On Saturday, the U.S. Embassy in Bishkek posted a message warning of possible terror attacks in Kyrgyzstan in the month of October. The warning — echoed shortly after by a British warning — was short on details, noting that the “U.S. Embassy has received information indicating the possibility of terrorist attacks, which may potentially involve kidnapping and hostage taking, targeted against local authorities and foreign diplomats during the month of October in the Kyrgyz Republic.”
The British Embassy’s warning also urged Brits to “Take care if you travel to the Oblasts (Provinces) of Osh, Batken and Jalal-Abad.”
Both warnings, as is fairly standard, urged citizens to avoid large public gatherings and be cautious around demonstrations or protests. The warnings may be less than they appear to be.
It’s not clear from the U.S. and UK warnings from where the threat emanates. It is worth noting that while the U.S. Embassy in Bishkek issued a “security message” the U.S. State Department does not list Kyrgyzstan among the countries with recent travel warnings or travel alerts. This could be a clerical error, but is more likely a reflection of the relative risk in comparison to other parts of the world.
Nonetheless, the Kyrgyz were certainly interested. The Foreign Ministry, as reported by 24.kg, summoned the U.S. and UK Ambassadors — Sheila Gwaltney and Robin Ord-Smith — to meet with the deputy foreign minister to talk.
The British warning mentioned the August 30 suicide bombing of the Chinese Embassy. There’s no overt connection between the suicide bombing — a first of its kind in Bishkek — and the new alerts, but ongoing investigations and uncertainty cloud the picture.
As EurasiaNet noted in an article last week, the Chinese embassy bombing remains “mired in mystery.” As the article notes, a man named by authorities as financing the attack returned to the country from Istanbul voluntarily, protesting his innocence. I wrote in mid-September:
According to the Kyrgyz authorities, the attack was planned by Syria-based Uighur militants–members of the East Turkestan Islamic Movement (ETIM)–and paid for via a tour company in Istanbul. Five Kyrgyz and Uzbek nations have been arrested in connection to the attack. Last week, according to 24.kg, one of the men named as a suspect distanced himself from the allegations. Mubarak Turganbaev, a Kyrgyz citizen living in Turkey and reportedly wanted by Kyrgyz authorities, wrote on Facebook, “I don’t have anything common with the terrorists.”
Turganbaev, an employee of the Adal tour company, wrote, “Our company operates like a bank.” The company, he wrote, ships cargo between Turkey and Kyrgyzstan and also handles remittances. He wrote that on July 1 a man in Istanbul asked to transfer $5,000 to someone in Bishkek. “He gave me the money, and our employees in Bishkek gave the same amount to the guy named Iskender.” The employees who handed over the money in Bishkek, he wrote, have been arrested.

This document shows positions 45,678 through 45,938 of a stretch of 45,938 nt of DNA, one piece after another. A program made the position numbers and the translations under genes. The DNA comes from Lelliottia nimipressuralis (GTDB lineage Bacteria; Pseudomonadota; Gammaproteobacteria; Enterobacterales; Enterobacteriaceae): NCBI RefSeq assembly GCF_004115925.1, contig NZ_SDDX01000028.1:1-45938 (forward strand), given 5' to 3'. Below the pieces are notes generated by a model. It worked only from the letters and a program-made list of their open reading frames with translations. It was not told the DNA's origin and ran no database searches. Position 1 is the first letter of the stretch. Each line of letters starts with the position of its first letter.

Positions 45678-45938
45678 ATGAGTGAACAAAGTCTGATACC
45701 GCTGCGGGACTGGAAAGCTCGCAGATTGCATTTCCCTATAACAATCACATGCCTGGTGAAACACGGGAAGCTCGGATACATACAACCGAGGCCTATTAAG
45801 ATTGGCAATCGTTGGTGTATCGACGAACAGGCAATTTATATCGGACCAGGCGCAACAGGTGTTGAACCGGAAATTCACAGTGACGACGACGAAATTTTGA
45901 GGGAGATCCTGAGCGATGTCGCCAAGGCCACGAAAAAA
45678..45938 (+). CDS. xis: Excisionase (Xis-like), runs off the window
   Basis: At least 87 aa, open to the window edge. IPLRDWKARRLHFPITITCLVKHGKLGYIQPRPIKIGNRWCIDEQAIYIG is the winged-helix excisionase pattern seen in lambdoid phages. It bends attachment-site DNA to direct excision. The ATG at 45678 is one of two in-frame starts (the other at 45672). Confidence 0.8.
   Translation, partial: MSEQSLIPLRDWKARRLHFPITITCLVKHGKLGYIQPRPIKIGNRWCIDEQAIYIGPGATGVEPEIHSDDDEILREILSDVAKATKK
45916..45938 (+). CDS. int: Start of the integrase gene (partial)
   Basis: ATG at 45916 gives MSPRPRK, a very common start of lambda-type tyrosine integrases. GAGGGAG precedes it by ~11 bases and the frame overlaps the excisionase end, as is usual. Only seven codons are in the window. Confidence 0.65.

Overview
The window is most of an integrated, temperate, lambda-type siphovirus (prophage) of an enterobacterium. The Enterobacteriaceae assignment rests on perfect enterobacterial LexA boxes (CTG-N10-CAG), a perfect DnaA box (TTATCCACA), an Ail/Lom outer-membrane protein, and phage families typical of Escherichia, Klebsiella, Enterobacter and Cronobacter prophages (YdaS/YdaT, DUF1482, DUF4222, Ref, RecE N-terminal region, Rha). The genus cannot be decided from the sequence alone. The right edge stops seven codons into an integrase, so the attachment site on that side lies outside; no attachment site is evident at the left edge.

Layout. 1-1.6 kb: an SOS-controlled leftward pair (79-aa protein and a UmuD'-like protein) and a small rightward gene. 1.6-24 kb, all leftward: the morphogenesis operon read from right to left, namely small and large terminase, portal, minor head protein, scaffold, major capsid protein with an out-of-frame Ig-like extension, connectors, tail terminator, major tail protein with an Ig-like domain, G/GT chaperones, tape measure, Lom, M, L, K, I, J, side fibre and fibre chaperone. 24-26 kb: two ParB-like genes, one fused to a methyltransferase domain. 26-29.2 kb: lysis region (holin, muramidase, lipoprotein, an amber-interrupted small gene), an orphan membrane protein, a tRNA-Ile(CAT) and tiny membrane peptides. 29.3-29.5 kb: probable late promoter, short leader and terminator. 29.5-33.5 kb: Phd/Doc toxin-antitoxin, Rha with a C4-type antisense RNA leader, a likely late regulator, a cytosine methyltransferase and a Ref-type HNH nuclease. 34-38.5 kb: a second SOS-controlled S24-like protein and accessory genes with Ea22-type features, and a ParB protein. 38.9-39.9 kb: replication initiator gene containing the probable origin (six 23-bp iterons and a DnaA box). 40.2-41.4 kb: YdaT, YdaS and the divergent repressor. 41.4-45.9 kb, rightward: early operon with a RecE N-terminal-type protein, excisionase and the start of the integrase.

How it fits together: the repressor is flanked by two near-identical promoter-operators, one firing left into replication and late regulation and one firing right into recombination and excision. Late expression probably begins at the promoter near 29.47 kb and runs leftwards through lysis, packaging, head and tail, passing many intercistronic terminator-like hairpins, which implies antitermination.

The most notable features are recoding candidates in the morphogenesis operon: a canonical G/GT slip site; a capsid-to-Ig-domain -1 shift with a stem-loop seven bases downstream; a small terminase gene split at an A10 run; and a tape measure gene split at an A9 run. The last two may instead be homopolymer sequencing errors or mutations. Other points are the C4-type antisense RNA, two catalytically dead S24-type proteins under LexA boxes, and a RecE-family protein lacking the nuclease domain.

Turganbaev and two associates are among the 11 people Kyrgyz security services have linked to the attack. As for motive and instruction, based on the target the assumption was that the attack related to Uighur separatism; but Kyrgyz authorities have said that the bomber was “working under the orders of Sirozhiddin Mukhtarov (also known by the nom de guerre Abu Saloh), a Syria-based militant who now seemingly heads a militant group subordinate to the Al-Nusra front.” Mukhtarov, EurasiaNet notes, was identified by the state authorities as Kyrgyz citizen and an ethnic Uighur, despite listing “Uzbek” as his ethnicity on his passport and giving addresses in Uzbek.
Moving beyond figuring out the details of the attack, its effects continue to complicate the lives of those in Kyrgyzstan bound for China. Immediately after the attack, the Chinese Embassy in Bishkek suspended the issuance of visas to Kyrgyz citizens. The Embassy was closed following the attack, it’s unclear when (or if) normal operations resumed. (Anecdotally, on my last night in Bishkek — September 11 — I met a backpacker who was in the mid-hundreds on the list of people seeking visas for China, giving the scope of the Embassy’s backlog regardless of the specific suspension.) Among the most affected, though, are Kyrgyz students with plans to begin, or continue, their studies at Chinese universities this fall. According to a report from a Russian media outlet, Current Time, Kyrgyz students bound for Chinese universities remain stuck in limbo, unable to get visas still.